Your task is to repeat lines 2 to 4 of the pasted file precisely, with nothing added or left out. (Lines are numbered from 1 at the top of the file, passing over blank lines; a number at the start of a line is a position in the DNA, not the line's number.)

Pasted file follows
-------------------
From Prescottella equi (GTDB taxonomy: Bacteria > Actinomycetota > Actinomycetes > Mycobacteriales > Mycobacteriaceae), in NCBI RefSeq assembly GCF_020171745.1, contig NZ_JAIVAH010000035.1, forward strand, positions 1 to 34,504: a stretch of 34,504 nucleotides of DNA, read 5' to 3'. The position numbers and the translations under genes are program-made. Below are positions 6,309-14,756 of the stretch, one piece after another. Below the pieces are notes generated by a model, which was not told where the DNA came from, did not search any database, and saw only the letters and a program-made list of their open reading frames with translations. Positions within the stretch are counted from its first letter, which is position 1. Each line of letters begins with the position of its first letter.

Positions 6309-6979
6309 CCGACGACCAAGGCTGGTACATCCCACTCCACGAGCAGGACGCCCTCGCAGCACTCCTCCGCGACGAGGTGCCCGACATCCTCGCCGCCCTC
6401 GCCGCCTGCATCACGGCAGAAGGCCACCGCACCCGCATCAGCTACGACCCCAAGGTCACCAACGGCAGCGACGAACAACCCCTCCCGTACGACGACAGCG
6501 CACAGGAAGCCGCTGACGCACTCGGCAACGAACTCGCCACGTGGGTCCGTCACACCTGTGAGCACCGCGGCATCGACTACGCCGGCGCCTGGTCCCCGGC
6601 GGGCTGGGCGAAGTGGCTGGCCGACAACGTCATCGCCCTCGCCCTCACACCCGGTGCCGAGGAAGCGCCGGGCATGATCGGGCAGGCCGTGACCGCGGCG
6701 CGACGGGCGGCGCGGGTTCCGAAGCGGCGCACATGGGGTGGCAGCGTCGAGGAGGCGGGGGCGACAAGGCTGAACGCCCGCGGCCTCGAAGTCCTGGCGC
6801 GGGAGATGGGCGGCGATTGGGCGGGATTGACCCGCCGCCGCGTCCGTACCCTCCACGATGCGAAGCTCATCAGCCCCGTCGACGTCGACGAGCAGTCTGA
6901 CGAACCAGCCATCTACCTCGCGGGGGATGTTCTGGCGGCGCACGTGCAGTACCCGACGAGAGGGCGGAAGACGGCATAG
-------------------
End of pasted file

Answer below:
Positions 6309-6979
6309 CCGACGACCAAGGCTGGTACATCCCACTCCACGAGCAGGACGCCCTCGCAGCACTCCTCCGCGACGAGGTGCCCGACATCCTCGCCGCCCTC
6401 GCCGCCTGCATCACGGCAGAAGGCCACCGCACCCGCATCAGCTACGACCCCAAGGTCACCAACGGCAGCGACGAACAACCCCTCCCGTACGACGACAGCG